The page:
Tagged: linux printing cups postscript
October 26, 2013 at 3:00 PM #1547
After owning a couple of GDI printers, I’m ready to invest in something better. I’d like to get a postscript printer since those are natively supported in *nix. This probably means a color laser, though LED printers sound interesting.
I’m getting stuck reading about the difference between printers that have postscript 3 emulation and ones with Adobe postscript. Very few of those I’ve looked at use Adobe postscript, probably due to licensing costs. There seems to be no consensus about how well various manufacturers’ emulation works. Apparently if the postscript job is too complex it may encounter a bug in the printer’s implementation, but some people even encountered problems using Adobe postscript. All these printers also support PCL 6. I’m sure that would also work. I’ve just had such a bad experience with GDI printers that I wanted to switch to the most natively supported technology. Anyone have experience with using postscript printers under Linux/Unix? Should I be concerned about the quality of different companies’ postscript emulation or is the chance of encountering a bug when printing from typical FOSS desktop apps too low to worry about. I’m willing to spend up to $400.November 15, 2013 at 11:49 PM #1590
Got it pretty much narrowed down to the HP M451DN and Xerox 6500DN. I’m leaning towards the Xerox. What I don’t understand is why so many Xerox Phasers are listed as “Mostly” working on openprinting.org. They have native postscript and list Linux/Unix among their officially supported operating systems. Perhaps it is something like not being able to install a toner-monitoring app. If that was the case I could live with it.
Regarding Adobe postscript vs emulation, I decided it didn’t matter. At least a couple people said they preferred the non-Adobe interpreter. Most of the complaints were coming from people printing postscript generated from Adobe applications, so of course the Adobe interpreter probably works better with those. As a side note, I found out most of the non-Adobe interpreters are supplied by Xionics (now Oak Technology).November 16, 2013 at 11:42 AM #1603
Decided on the Xerox for its Adobe postscript interpreter (amazing at this price), higher memory, and it’s $100 cheaper. The unsupported features did turn out to be just some printer utilities, but I can still get access to those controls through the web interface. Also, Unix systems must connect through ethernet (not USB), but I was planning to do that anyway.November 17, 2013 at 1:26 AM #1620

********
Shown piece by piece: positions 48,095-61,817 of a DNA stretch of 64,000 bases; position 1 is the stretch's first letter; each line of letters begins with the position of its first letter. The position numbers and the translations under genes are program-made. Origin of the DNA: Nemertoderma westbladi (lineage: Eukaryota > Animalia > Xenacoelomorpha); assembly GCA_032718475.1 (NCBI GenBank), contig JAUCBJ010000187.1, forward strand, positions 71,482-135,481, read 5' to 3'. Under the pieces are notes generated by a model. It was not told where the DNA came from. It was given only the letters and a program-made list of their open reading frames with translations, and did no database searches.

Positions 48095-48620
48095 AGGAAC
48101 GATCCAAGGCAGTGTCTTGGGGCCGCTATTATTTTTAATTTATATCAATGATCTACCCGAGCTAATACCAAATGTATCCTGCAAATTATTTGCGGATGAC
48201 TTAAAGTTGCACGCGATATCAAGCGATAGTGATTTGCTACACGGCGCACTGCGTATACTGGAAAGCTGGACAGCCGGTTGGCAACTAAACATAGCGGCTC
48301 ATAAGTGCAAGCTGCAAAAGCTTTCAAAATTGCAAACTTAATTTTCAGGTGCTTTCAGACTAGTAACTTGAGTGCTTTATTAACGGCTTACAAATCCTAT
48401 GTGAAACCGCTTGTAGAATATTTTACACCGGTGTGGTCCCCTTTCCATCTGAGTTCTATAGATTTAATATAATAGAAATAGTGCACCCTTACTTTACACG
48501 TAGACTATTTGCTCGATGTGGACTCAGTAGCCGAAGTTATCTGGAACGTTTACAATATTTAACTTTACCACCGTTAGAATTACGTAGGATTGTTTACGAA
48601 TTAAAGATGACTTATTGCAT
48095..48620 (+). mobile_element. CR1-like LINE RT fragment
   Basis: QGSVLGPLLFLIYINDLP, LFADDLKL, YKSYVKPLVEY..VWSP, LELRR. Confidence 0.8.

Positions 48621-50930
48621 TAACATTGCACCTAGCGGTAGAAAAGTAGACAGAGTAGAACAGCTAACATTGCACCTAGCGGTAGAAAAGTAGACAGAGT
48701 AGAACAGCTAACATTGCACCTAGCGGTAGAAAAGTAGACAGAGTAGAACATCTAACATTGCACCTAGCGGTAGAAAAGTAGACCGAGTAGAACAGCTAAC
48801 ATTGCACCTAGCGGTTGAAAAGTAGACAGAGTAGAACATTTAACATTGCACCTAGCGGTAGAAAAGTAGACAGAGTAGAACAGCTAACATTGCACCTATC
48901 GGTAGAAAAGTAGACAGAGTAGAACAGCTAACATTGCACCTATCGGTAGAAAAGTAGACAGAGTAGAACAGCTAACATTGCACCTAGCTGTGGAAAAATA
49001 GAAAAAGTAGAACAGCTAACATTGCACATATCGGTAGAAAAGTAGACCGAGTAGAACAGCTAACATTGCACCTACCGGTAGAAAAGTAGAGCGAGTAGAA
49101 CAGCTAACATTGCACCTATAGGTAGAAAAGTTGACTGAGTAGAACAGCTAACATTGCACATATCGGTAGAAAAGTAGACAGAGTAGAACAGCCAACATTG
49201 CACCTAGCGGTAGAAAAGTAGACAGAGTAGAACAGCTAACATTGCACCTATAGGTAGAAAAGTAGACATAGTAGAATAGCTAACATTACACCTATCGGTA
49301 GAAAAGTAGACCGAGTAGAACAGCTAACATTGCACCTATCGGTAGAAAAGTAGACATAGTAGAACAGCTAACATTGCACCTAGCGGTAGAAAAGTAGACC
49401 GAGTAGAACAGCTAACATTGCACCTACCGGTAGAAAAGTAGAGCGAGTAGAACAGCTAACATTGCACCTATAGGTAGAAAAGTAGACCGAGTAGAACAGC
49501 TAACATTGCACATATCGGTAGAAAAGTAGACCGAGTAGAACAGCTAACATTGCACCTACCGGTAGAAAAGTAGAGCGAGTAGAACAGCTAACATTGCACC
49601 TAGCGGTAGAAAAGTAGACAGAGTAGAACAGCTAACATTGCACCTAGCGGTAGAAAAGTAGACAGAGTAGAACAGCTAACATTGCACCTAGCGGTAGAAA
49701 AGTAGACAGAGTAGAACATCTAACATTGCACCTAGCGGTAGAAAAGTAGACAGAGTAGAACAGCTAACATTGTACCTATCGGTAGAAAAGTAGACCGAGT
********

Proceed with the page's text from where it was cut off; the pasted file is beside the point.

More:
Of course I’ll be buying it out of town, and in cash – don’t want those yellow dots to lead back to me.November 17, 2013 at 7:17 PM #1621
Actually, I removed my tin foil hat long enough to order online – but I was able to place the order without agreeing to the site’s terms and conditions.
After actually reading a few of these contracts, I’m pretty quick at skimming them for certain things. Sure enough, they would like to retain ownership of any software included in the shipment.
So I used a nifty Firefox extension called Tamper Data, which lets you view and alter the contents of an HTML form, after you press the submit button, but before it gets sent back to the website. I found a field named “agreedtoterms” and changed its value from “true” to “nope”. Usually a website will verify such fields once they receive the submitted form, but this place didn’t.November 25, 2013 at 1:51 AM #1640
So, end of story, it works. Had to run out to IKEA and buy a small table for it. Even though I ordered the “DN” model, they ship you the standard version and a separate box containing the “duplexer unit”. It only took a couple minutes to install though. Did the manual color registration as was suggested in a couple of reviews. The printer was automatically detected by CUPS, just had to add the downloaded PPD file. No need for any software since everything is configurable via its web interface and LCD panel. The other Debian laptop in my house is setup to search my desktop for printers. I forgot about that, went to set it up, and was pleasantly surprised when I saw the new printer was already installed and set as default.
By the way, I held one of the pages up to a blue light, and you actually can see a yellow dot pattern on printed pages (I checked a blank page just to be sure and they weren’t there). What is this for?January 21, 2015 at 1:24 AM #3105
Usually, this is the type of prints use use of my business promotional campaign prints, even in large format. It was all done by http://digitekprinting.com/, a reliable print shop in or community. Good that they have perfect devices that can prints same idea as you have shared here.January 21, 2015 at 7:21 PM #3107
Found the spammer.
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